Arapahoe County’s tap water systems have all tested positive for the contaminant hexavalent chromium, or chromium-6. If chromium-6 sounds familiar to you, it’s because it is the carcinogenic chemical made infamous by the 2000 movie, Erin Brockovich. The Environmental Working Group has created an interactive US map of all the affected counties.
Two-thirds of the US is being served water at unsafe levels of chromium-6, including Arapahoe County. California is the only state to have instituted a negligible public health level which is .02 parts per billion. The average level found in Arapahoe County is .0771 ppb, over three times as much.
Where does chromium-6 come from?
It can occur naturally in some minerals, but it comes in heavier doses from industrial contamination and manufacturing facilities. It can leak into our water sources when facilities don’t follow proper waste disposal protocols.
How bad is chromium-6?
Cancer. So much cancer. Chromium-6 is dangerous at even low levels. Hinkley, California, the town made infamous for its contaminated water had levels as low as 2.5 ppb. Chromium-6 can cause various types of cancer, including respiratory, liver, kidney, and gastric.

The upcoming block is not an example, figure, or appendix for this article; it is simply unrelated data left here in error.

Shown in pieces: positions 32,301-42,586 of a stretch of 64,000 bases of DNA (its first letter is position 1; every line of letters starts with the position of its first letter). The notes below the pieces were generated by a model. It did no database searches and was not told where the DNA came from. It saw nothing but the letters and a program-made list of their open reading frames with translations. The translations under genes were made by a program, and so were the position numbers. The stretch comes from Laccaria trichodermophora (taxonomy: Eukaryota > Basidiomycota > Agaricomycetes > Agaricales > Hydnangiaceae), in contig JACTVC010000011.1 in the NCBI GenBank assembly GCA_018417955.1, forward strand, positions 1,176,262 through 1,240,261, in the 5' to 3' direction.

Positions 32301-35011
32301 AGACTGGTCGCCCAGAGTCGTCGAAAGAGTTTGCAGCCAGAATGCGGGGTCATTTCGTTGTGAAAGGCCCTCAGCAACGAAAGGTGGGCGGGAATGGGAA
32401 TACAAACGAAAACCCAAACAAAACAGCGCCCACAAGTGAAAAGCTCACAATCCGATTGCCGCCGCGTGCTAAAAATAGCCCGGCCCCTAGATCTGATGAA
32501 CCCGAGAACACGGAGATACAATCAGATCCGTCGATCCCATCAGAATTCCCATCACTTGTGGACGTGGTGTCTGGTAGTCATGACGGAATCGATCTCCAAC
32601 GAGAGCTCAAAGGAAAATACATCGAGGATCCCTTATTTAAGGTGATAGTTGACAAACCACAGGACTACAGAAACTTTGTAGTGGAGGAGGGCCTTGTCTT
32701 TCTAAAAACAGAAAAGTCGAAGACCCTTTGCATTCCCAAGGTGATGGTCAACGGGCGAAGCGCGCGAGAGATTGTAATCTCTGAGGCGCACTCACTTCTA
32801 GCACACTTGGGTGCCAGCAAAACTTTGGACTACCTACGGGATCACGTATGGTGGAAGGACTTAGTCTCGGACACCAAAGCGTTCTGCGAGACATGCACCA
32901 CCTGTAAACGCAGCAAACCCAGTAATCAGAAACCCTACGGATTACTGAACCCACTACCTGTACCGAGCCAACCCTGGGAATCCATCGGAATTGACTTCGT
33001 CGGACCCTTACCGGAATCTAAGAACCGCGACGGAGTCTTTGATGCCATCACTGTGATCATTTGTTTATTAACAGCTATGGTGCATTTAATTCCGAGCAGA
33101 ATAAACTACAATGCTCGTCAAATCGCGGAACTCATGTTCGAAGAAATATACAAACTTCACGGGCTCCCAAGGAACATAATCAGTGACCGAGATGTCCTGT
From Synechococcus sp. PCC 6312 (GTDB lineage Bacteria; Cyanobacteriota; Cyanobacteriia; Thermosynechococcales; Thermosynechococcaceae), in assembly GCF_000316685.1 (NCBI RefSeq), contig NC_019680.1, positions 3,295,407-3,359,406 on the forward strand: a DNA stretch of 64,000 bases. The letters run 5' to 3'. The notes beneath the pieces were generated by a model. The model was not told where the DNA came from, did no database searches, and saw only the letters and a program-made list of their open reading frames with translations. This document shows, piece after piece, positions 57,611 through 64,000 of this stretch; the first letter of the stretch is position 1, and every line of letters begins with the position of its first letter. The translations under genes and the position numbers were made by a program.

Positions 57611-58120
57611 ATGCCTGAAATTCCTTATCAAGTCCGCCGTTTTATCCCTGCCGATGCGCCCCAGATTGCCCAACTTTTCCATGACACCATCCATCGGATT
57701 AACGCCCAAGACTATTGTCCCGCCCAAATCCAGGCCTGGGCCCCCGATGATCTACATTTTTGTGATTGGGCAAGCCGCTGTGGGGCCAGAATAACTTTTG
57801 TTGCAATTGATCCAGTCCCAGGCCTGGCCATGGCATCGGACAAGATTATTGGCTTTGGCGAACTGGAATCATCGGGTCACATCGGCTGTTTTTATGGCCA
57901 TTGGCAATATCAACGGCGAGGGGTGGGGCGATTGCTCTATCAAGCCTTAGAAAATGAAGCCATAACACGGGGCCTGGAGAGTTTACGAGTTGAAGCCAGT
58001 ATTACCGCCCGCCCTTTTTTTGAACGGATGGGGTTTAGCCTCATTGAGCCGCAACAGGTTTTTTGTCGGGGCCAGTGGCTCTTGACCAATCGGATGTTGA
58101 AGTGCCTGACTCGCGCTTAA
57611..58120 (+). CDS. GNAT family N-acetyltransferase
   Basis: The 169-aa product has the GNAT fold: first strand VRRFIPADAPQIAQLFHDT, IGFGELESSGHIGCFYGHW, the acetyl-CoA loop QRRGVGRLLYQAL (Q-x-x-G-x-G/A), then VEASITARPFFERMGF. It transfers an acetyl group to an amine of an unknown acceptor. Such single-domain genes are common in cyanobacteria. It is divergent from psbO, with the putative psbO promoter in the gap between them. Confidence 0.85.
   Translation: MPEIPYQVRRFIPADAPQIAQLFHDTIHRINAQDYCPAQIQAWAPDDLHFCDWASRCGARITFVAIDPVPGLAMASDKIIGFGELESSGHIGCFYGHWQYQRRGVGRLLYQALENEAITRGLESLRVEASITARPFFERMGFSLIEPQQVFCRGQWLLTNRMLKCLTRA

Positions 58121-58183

What can we do at home?
The EWB has a water filtration shopping guide and they vary in price. It’s what you would expect, the more expensive, the better the quality. This still doesn’t solve the issue that our tap water should be safe in the first place.
Can’t I just use bottled water?
Well, you could, but it’s not a guarantee. Bottled water doesn’t have standards set to filter out chromium-6. Most bottled water companies get their water from the same place we do, the tap. Also, can you imagine the price? Would you seriously take a bath with just Evian?
Okay, so what should we really do? As far as a long term solution.
Unfortunately the Environmental Protective Agency is not doing enough to set federal regulations on the safety of our drinking water. The EWG does offer a petition you can sign online to set a national safety limit. The Arapahoe County Water and Wastewater Authority also hosts meetings that are open to the public. They’re on the second Wednesday of each month at 9:00AM at the ACWWA offices, 13031 E. Caley Ave. You can look up for additional events posted on their website at www.arapahoewater.org.